McConnell celebrates Black History Month with tailored diasporic menu

The room has 8 country flags on the windows with students walking around.
Pitzer’s Black Student Union hosted the Black History Month Annual Lunch at McConnell dining hall Feb. 19. (Melina Kofokotsiou • The Student Life)

If you went to Pitzer College’s McConnell Dining Hall Feb. 19, you might have noticed flags lining the windows and additional tables of diasporic food. The specially prepared Black History Month Annual Lunch was designed as a celebration of Black History Month, and centered food from black communities.

The event was originally conceived by the Pitzer Black Student Union, with the goal to showcase diasporic food and culture and to shed a light on the work of BSU, said Lydia Middleton, dean and director of the Office of Black Student Affairs.

“One of the things that I love about this event is that it drives a lot of student traffic our way,” Middleton said. Throughout the luncheon, students approached her table inside the dining hall to ask about the event and what else would be happening in celebration of Black History Month.

Students also reached out to dining hall staff to talk about all the distinct dishes.

“I like seeing all the flags around and got to talking to the [staff members] at each of the stations,” Charlie Stark PZ ’22 said.

With the crowded stations and music from rap artist Saweetie playing from the speakers, McConnell was truly transformed from a standard dining hall to a space of celebration. 

“I noticed the lines were really long, and we noticed the music was different, a little louder today, contributing to the ambience,” Olivia Ison CM ’21 said.

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Students from all the 5Cs flocked to the event, and there were no empty tables in sight.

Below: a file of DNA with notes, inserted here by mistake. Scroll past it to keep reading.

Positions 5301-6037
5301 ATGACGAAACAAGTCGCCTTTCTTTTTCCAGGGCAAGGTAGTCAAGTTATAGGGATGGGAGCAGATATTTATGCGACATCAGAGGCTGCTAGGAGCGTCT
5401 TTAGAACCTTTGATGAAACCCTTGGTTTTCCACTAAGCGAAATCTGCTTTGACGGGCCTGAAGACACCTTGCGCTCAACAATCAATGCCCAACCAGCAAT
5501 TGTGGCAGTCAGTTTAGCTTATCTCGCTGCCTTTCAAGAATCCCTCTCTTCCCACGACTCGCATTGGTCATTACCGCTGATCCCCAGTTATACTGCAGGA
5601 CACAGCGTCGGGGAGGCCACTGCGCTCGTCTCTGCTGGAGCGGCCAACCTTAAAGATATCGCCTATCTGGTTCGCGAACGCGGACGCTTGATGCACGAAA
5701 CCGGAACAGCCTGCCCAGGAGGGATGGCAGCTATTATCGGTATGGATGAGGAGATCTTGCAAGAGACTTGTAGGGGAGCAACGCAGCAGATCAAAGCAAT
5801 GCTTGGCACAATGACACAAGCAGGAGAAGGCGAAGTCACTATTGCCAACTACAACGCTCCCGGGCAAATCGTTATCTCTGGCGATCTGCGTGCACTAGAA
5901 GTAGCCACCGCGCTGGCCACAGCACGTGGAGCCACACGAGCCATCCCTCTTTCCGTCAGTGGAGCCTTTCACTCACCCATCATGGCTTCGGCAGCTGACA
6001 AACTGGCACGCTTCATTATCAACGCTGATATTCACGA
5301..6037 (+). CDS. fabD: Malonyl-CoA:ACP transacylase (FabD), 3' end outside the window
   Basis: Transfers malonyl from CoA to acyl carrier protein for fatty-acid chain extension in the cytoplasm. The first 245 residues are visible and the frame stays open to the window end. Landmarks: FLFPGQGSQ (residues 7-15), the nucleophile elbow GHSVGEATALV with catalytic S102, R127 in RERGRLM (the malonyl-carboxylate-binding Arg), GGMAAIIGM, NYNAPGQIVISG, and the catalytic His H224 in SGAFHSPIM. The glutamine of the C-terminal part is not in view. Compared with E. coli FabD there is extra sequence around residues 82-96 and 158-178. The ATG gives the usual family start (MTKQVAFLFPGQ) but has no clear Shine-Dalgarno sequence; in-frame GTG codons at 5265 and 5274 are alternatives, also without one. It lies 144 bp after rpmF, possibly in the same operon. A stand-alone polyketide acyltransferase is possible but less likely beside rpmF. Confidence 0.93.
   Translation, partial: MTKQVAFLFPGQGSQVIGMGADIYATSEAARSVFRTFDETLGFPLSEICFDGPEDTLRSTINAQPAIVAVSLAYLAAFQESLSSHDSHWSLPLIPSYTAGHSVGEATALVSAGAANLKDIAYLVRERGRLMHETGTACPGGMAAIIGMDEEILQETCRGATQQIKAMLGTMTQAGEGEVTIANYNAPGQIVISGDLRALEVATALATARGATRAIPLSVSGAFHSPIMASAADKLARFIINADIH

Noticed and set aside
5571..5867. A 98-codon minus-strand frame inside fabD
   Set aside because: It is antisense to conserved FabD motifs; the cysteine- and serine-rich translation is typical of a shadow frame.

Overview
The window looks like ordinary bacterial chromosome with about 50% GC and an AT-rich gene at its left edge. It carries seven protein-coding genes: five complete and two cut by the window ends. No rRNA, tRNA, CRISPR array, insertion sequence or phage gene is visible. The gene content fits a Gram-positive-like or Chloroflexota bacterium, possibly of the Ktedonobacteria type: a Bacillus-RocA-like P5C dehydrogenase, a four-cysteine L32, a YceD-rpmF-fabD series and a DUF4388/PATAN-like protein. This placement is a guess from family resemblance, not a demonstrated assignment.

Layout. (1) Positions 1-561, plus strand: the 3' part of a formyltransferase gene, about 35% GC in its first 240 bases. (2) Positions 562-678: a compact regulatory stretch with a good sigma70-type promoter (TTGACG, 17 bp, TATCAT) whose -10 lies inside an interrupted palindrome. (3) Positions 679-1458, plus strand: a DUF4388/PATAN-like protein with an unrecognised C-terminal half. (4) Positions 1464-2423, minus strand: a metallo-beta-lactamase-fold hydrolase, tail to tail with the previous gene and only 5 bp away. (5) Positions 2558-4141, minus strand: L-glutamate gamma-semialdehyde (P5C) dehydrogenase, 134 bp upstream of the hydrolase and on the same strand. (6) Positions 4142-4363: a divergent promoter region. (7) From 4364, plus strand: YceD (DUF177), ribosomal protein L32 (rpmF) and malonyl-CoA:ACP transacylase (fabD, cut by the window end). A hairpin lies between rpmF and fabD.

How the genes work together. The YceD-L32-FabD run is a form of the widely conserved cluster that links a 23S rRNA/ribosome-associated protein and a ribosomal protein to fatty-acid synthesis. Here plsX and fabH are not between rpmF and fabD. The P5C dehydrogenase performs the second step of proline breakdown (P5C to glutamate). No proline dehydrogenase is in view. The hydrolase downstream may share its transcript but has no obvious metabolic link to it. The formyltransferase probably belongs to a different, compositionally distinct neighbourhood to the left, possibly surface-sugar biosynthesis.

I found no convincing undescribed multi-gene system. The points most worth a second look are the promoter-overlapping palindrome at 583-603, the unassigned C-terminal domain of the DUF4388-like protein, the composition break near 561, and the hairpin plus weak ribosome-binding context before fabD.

“[The energy is] really lively. Even if you don’t think it reaches the bar of representing this community, there are a lot of people, there’s music, it’s a good time all around,” Adrian Ramos CM ’23 said. “I think there is a culture of focusing on school [at the 5Cs], [of] doing work at lunch, but when [students] come together for meals, it’s important that things feel alive.”

The menu for the meal included Jamaican lentil patties, fried chicken sliders, Southern blackened tofu, macaroni and cheese and Creole tofu sliders. The wider focus on diasporic cuisine was a new emphasis this year.

“The first year they did [the lunch], it was just food strictly from within the continental United States,” Middleton said. “Students wanted to see more diversity in things offered more globally. This year there is Ethiopian food and Nigerian food, so it’s really nice to see that a lot of different cultures and food offerings are available.”

Students agreed that experiencing new foods gave them insight into different cultures.

“I feel like food tells you a lot about someone’s identity,” Mandisa Keswa PO ’22 said. “A lot of times there is a personal level to food … [it] has to do with your childhood or some of the things that you grew up with … [so it brings] that kind of personal memory and a lot [of] the nostalgic memories that you have from food.” 

Bella Fleming SC ’22 liked the event, but she had a more critical view of the association of food and culture, and the event’s attempt to represent an entire student body.

“I feel like it can [rely on] a stereotype, but that doesn’t necessarily have to be a bad thing sometimes.”

Through food, McConnell was able to highlight different facets of black culture while bringing the 5C community closer together.

“I feel like food is second, behind music, [in contributing to culture] because it is the second most thing that is going to bring people together … it doesn’t matter what mood you’re in,” Ramos said. “If there is food, people are going to eat and you’re going to talk and create a close-knit community.”

A full list of further events celebrating Black History Month can be found here.

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